- The Washington Times - Friday, April 20, 2007


A federal investigator checking for conflict of interest and mismanagement in a $1 billion-a-year Education Department reading program said yesterday he has made criminal referrals to the Justice Department.

John Higgins, the Education Department’s inspector general, refused to specify for reporters what he has asked prosecutors to look at, but investigators have been highly critical of the department’s management of the Reading First program.

Criminal referrals are made by investigators when they encounter evidence of possible federal crimes, which only the Justice Department has authority to prosecute.

Reading First, created by President Bush’s signature No Child Left Behind Act, offers intensive reading help for low-income children in the early grades. But investigators say that federal officials intervened to influence state and local decisions about which programs to use, a potential violation of the law. Some of the people who were influencing those decisions had a financial interest in the programs that were being pushed, officials said.

“I think we’re very close to a criminal enterprise here,” House Education and Labor Committee Chairman George Miller, California Democrat, said at an investigative hearing yesterday. “Have you made any criminal referrals, Mr. Higgins?”

“We have made referrals to the Department of Justice,” Mr. Higgins said.

Mr. Miller said his committee may also make criminal referrals. “I think when we put the evidence together we may join you in those criminal referrals,” Mr. Miller told Mr. Higgins.

But Reading First’s former director told lawmakers yesterday he did nothing wrong, despite investigators’ findings that the Education Department skirted the law and ethical standards.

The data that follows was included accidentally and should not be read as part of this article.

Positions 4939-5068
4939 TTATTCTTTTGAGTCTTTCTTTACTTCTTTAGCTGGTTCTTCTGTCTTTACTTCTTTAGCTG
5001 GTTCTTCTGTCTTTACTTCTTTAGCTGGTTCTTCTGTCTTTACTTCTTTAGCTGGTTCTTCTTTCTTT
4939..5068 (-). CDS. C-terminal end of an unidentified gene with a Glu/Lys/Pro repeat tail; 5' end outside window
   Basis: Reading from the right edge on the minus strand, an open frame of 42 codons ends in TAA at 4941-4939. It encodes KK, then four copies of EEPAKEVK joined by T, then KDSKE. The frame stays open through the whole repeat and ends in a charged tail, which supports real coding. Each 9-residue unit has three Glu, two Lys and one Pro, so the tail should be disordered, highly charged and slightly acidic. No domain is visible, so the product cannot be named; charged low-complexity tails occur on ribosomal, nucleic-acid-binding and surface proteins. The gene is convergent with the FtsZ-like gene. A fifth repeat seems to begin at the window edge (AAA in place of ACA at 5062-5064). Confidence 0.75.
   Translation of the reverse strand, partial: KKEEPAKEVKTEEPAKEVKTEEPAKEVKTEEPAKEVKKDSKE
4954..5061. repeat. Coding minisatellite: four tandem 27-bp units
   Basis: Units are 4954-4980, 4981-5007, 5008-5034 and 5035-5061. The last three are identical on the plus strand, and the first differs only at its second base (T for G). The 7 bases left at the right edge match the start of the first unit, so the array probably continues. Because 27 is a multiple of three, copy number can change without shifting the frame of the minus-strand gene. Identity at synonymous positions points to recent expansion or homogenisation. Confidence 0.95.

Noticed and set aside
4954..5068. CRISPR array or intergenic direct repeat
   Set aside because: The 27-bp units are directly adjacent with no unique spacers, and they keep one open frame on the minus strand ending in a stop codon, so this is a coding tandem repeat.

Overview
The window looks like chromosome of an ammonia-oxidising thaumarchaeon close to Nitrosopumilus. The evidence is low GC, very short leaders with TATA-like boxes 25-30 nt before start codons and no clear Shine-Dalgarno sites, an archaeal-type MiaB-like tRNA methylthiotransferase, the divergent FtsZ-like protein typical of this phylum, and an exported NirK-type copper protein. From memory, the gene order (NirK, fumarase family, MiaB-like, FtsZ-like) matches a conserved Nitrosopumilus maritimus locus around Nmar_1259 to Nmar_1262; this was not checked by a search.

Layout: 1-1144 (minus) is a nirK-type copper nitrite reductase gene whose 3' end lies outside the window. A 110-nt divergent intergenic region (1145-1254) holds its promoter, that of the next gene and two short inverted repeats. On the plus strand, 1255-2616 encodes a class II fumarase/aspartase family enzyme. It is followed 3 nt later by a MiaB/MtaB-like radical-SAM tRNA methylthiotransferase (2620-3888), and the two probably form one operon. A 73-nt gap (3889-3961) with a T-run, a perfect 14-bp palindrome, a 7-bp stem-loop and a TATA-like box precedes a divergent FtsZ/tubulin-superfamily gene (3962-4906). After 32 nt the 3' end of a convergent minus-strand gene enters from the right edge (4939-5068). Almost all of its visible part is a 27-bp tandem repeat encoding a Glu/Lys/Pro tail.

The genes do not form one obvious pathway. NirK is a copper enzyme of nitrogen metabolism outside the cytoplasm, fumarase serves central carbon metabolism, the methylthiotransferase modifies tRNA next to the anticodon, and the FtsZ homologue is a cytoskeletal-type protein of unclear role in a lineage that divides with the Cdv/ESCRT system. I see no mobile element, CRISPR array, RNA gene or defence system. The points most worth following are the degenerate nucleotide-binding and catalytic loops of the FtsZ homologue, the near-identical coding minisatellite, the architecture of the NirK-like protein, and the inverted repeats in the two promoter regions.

In scathing exchanges with Mr. Miller, former Reading First program director Chris Doherty defended his and his colleagues’ work implementing the program.

Despite several attempts by Mr. Miller to elicit admissions of wrongdoing, Mr. Doherty refused, offering explanations for several of the complaints brought by the Education Department’s inspector general and the Government Accountability Office.

An inspector general report late last year stated that the reading program was beset by conflicts of interest and mismanagement. It found that people who had clear conflicts of interest because of their industry connections were able to serve as grant reviewers.

The inspector general stated that the review panels were stacked with people who shared Mr. Doherty’s views and that Mr. Doherty repeatedly used his influence to push states toward programs he favored.

“Our work showed that the department did not comply with the Reading First statute regarding the composition of the application review panel and criteria for acceptable programs,” Mr. Higgins said. “Further, the department’s actions created an appearance that it may have violated statutory provisions that prohibit it from influencing the curriculum of schools.”

Hours before the hearing began, the Education Department released statistics showing Reading First schools saw improvement in reading fluency and comprehension for first and third graders between 2004 and 2006.

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